Sometimes there are medical reasons for a woman to deliver her baby before naturally going into labor. For example, if a week or more passes after the due date and the baby does not come, doctors may need to start, or induce, labor. Or if the woman or her baby is at risk, doctors may need to deliver the baby by Cesarean delivery, or C-section.
These types of deliveries can save lives. But to hurry a baby’s birth—just to make it convenient for you or your doctor—can increase the risk of serious problems for both you and your baby. Here’s why:
Full term is better.
A full-term pregnancy lasts at least 39 weeks. Of course, some babies naturally arrive sooner. And complications during pregnancy can make an early delivery the safest choice. But most babies need 39 weeks to develop fully. Induced or planned delivery before that time—without valid medical reason—is not in the best interest of the baby or the mother.
Between 1990 and 2007, there were fewer full-term births, and almost twice as many babies born at 37 and 38 weeks. One reason for this is that it became more common for women to be scheduled for a C-section or to have labor induced before their due date. Some hospitals have taken recent steps to reduce unnecessary early deliveries, but too many births are still being scheduled for convenience.
Carrying an infant the full 39 weeks has important health benefits for the baby and the mother. For example, during weeks 37 and 38, the baby’s lungs and brain are still developing. The baby’s body also gains fat during this time, which helps the baby keep a healthy body temperature.
Babies induced or delivered by C-section before 39 weeks are more likely to have problems breathing and feeding, have severe jaundice, and need intensive care after birth. They also have a higher chance of having cerebral palsy, which can affect movement, hearing, seeing, thinking, and learning. And, while the overall risk of infant death is low, it is higher for babies who are delivered before 39 weeks.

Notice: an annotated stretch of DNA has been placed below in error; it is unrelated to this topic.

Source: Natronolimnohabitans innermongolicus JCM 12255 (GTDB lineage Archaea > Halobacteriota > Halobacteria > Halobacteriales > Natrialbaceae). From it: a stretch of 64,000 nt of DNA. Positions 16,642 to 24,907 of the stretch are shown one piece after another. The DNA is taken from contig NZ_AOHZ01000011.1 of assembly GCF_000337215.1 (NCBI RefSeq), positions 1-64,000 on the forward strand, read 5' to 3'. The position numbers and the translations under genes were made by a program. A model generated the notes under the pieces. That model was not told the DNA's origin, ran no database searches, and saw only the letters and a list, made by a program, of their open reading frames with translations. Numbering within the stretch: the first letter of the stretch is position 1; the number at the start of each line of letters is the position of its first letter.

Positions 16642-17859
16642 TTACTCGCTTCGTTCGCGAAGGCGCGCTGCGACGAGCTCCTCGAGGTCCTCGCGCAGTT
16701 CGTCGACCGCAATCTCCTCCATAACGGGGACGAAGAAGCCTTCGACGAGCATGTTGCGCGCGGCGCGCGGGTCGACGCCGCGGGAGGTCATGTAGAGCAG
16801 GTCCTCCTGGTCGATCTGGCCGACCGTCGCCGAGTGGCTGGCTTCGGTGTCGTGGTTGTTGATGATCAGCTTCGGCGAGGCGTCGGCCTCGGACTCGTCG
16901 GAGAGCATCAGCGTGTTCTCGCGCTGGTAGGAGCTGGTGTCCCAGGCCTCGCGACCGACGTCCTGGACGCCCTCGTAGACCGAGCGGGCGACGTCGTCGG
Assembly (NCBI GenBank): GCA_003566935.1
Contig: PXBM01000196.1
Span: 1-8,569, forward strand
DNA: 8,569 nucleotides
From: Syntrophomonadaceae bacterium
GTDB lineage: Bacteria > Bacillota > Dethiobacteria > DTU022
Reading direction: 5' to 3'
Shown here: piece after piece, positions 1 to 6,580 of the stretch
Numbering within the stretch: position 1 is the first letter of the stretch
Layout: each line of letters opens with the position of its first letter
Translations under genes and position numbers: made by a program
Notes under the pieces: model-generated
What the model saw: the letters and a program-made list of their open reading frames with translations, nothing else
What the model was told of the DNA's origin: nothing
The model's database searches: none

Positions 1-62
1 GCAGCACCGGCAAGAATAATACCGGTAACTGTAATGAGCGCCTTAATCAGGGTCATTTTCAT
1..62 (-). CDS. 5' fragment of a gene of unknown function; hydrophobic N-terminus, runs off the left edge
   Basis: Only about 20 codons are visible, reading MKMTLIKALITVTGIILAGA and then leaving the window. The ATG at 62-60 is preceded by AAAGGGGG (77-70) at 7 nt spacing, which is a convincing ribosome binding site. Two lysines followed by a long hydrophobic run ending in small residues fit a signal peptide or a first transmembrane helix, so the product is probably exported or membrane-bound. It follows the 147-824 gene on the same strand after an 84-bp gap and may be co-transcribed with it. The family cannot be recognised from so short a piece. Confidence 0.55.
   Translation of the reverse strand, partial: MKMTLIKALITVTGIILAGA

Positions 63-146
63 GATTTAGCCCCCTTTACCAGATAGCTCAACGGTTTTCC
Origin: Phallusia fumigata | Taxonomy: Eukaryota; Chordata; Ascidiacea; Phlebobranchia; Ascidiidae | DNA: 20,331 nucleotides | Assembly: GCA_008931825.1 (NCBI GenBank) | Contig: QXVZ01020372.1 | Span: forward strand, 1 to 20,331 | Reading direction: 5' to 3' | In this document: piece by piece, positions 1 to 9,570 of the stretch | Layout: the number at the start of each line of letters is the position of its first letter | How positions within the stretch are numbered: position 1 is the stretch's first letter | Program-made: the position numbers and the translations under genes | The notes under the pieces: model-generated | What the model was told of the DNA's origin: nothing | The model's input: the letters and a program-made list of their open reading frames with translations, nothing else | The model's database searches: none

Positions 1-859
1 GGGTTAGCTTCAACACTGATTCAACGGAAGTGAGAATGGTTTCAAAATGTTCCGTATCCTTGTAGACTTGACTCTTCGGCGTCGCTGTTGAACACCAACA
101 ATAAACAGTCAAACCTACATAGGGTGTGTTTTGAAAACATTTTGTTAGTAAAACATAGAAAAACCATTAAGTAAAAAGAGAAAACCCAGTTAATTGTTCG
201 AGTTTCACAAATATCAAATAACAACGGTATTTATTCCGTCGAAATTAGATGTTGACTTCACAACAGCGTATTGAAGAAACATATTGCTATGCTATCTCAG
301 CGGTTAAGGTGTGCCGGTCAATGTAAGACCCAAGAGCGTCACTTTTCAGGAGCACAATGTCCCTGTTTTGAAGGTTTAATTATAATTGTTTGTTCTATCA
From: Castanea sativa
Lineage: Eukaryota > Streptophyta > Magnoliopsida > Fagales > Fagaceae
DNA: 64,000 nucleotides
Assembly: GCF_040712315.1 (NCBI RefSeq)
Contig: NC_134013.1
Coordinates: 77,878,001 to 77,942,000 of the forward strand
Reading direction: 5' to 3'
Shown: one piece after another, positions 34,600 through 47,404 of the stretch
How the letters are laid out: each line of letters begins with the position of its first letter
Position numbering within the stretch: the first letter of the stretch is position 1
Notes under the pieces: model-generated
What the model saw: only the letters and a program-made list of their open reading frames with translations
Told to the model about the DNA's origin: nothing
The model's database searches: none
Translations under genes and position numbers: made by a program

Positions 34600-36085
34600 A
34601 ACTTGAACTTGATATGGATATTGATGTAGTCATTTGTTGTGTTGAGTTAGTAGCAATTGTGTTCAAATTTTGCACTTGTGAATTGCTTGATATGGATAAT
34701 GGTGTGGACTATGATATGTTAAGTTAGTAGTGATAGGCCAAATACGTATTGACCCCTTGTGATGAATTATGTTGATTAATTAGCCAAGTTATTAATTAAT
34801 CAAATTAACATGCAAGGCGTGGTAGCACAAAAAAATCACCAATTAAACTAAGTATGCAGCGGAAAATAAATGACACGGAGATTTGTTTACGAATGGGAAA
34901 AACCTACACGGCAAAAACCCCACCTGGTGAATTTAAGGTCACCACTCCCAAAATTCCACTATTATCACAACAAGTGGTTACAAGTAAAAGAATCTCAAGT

Women who carry their baby at least 39 weeks also have less postpartum depression. This may be because their infants are less likely to have problems than those born early.
Let nature take its course.
To prepare for birth, the cervix softens and thins. As this happens, the opening gets bigger, or dilates. But if your cervix has not changed, even if you’re in the 39th week of your pregnancy, you should not induce labor without a medical reason.
If your body is not ready, your delivery is less likely to go smoothly. For example, you are at increased risk of having a C-section, especially if you are giving birth for the first time. And your baby may be more likely to need intensive care after delivery.
Even when the cervix shows signs of being ready, there are reasons to allow labor to happen on its own. Natural labor is usually easier and shorter than induced labor. And you can usually spend the early part of your labor at home, moving around and staying as comfortable as you can.
By contrast, an induced labor takes place in the hospital. You will most likely be hooked up to medical equipment, including at least one intra-venous (IV) line and an electronic fetal monitor. You will be given medicines to start your labor. You may not be able to eat or drink.
When should you induce labor?
Having a doctor start your labor is justified when there’s a medical reason, such as your water breaking and labor not starting. You may also need labor induced if you are a week or more past your due date.
This report is for you to use when talking with your health-care provider. It is not a substitute for medical advice and treatment. Use of this report is at your own risk. © 2013 Consumer Reports. Developed in cooperation with the American Academy of Family Physicians and the American College of Obstetricians and Gynecologists. To learn more about the sources used in this report and terms and conditions of use, visit ConsumerHealthChoices.org/about-us/.
This report is for you to use when talking with your health-care provider. It is not a substitute for medical advice and treatment. Use of this report is at your own risk.
© 2013 Consumer Reports. Developed in cooperation with the American Academy of Family Physicians and the American College of Obstetricians and Gynecologists. To learn more about the sources used in this report and terms and conditions of use, visit ConsumerHealthChoices.org/about-us/.